Amelia is based on the adventures and achievements of female aviator Amelia Earhart (Hilary Swank). It opens in 1937 with Amelia sitting in the cockpit of her plane just before taking off on the world flight from which she never returned. The story then jumps backwards and forwards between 1928 and 1937.
A younger Amelia enters the office of publicist George Putnam (Richard Gere) and asks for help in becoming the first woman to fly across the Atlantic Ocean. The adventure turns out to be a publicity stunt more than anything else. This is because Amelia is given the role of commander while a man does the actual flying. But the stunt gets public attention for Amelia, and also well-paid advertising deals to promote clothing, luggage and cameras. This all helps her raise funds to continue her flying exploits.
Before long, Amelia develops a romantic relationship with George and they eventually marry, but the marriage is not a typical one. Amelia insists on remaining a free spirit and also has a relationship with Gene Vidal (Ewan McGregor).
Not content with being the first woman to fly across the Atlantic, Amelia announces that she intends to become the first person to fly around the world. Her first attempt ends in disaster when her plane crashes on take off. The plane is repaired, and Amelia and navigator Fred Noonan (Christopher Eccleston) make their ill-fated second attempt.
Marriage and infidelity; adventure and risk-taking
This movie contains no person-to-person violence.
This movie contains a few mild sexual references. For example:
- When Amelia approaches George Putnam about being the first woman to fly across the Atlantic Ocean, Putnam tells Amelia that she has been chosen because she is attractive. He says that pretty women attract attention.
- When Amelia finally agrees to marry George, she tells him that she will not be faithful to him.
- Amelia looks at a woman, and tells a man that the woman is beautiful and has lovely legs.
- George tells Amelia that he will not have Gene staying in the house when he is away. This is because George suspects Amelia of having an affair with Gene.
- While drunk, Amelia’s navigator Noonan talks about Amelia having an affair with Gene. He suggests that he and Amelia should ‘take advantage of a situation when it arises’.
Alcohol, drugs and other substances
This movie contains some use of substances. For example:
- Amelia makes a comment to a man about him having a hangover.
- Amelia talks about her father being a drunk and unreliable.
- We see a poster advertising Lucky Strike cigarettes, a product that Amelia promotes.
- In several scenes, George pours himself a glass of brandy and sips from the glass.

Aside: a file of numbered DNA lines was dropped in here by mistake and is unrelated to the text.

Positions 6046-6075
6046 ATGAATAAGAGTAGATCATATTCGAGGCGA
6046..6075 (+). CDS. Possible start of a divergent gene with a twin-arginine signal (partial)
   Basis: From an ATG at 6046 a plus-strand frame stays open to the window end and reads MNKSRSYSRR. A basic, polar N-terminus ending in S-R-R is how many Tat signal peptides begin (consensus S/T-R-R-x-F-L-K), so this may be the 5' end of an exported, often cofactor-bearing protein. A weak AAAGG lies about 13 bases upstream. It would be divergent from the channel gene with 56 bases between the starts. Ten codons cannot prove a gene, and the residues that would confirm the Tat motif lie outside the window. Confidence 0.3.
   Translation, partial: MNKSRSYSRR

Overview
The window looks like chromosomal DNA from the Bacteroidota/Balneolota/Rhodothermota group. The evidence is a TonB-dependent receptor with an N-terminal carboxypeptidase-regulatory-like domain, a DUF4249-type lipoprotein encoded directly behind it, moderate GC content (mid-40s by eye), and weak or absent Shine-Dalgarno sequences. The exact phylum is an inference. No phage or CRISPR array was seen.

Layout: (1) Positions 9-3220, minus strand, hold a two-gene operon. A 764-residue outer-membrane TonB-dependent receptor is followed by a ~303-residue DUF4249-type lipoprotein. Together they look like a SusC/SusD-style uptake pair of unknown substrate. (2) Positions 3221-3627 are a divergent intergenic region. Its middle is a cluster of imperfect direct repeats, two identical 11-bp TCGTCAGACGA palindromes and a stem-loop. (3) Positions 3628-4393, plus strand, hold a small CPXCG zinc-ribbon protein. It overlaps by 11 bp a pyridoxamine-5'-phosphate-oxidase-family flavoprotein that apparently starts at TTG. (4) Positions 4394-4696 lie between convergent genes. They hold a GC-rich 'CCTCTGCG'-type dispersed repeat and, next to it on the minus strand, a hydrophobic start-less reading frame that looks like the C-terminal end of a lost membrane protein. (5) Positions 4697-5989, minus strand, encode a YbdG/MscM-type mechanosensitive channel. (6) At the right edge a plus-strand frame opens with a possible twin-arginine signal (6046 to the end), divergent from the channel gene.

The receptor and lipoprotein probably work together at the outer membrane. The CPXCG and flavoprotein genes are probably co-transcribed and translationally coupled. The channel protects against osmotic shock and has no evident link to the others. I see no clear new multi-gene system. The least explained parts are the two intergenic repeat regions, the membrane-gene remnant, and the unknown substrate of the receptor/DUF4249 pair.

- A couple of scenes show people drinking champagne at parties and dinner parties. Bottles of champagne are opened and poured into glasses while a group of people are in a plane.
- Several scenes show people smoking cigarettes.
- In one scene, Amelia confronts her navigator about his drinking problem. In another scene, he drinks strong spirits and acts drunk. He is rude, angry and insulting towards Amelia.
Nudity and sexual activity
This movie contains some partial nudity and low-level sexual activity. For example:
- In a couple of scenes, Amelia and George are in bed together. One time George has a bare chest while Amelia is wearing a camisole that reveals her bare legs. They cuddle each other before the scene ends.
- Amelia and George kiss in a couple of scenes.
- In one scene, George lifts Amelia’s skirt and caresses her bare thigh before they kiss and the scene ends.
- Gene caresses Amelia’s bare back in a lift, and they kiss each other on the lips. They walk into Gene’s hotel room and dance close together. Amelia drops her coat on the floor and the scene ends.
- Women wear low-cut tops that show their cleavages.
Although it contains no actual product placement, the movie does show the use of Amelia’s image to promote various products for profit. These products include luggage, clothing, cameras and cigarettes.
This movie contains some infrequent low-level coarse language.
Ideas to discuss with your children
Amelia is a biographical drama that looks at the adult life of female aviation pioneer Amelia Earhart. Hilary Swank gives a fine performance as Amelia and also looks very much like her. Richard Gere also gives a solid performance. The movie’s attention to historical detail is very good, but it is a little slow and repetitive at times. It will lack interest for younger viewers.
The main messages from this movie are:
- Follow your dreams and don’t let any one sway you from your path.
- You are the only one who can make your life fulfilling.
- Failure is not an option.
Values in this movie that you could reinforce with your children include:
- Honesty: Amelia feels like a fake for getting the credit for being the first woman to cross the Atlantic Ocean in a plane. This is because she was only a passenger not the pilot. She tries to put this right by later flying solo across the Atlantic Ocean.
- Perseverance: Amelia won’t give up no matter what obstacles she faces. At times, this can make her seem a bit reckless.
- Selflessness: Amelia spends a lot of her time promoting the cause of other female aviators by encouraging them and pushing gender boundaries.
This movie could also give you the chance to talk with your children about real-life issues such as George Putnam’s initial interest in using Amelia for her looks rather than flying skill, and the later use of Amelia’s celebrity status to sell products.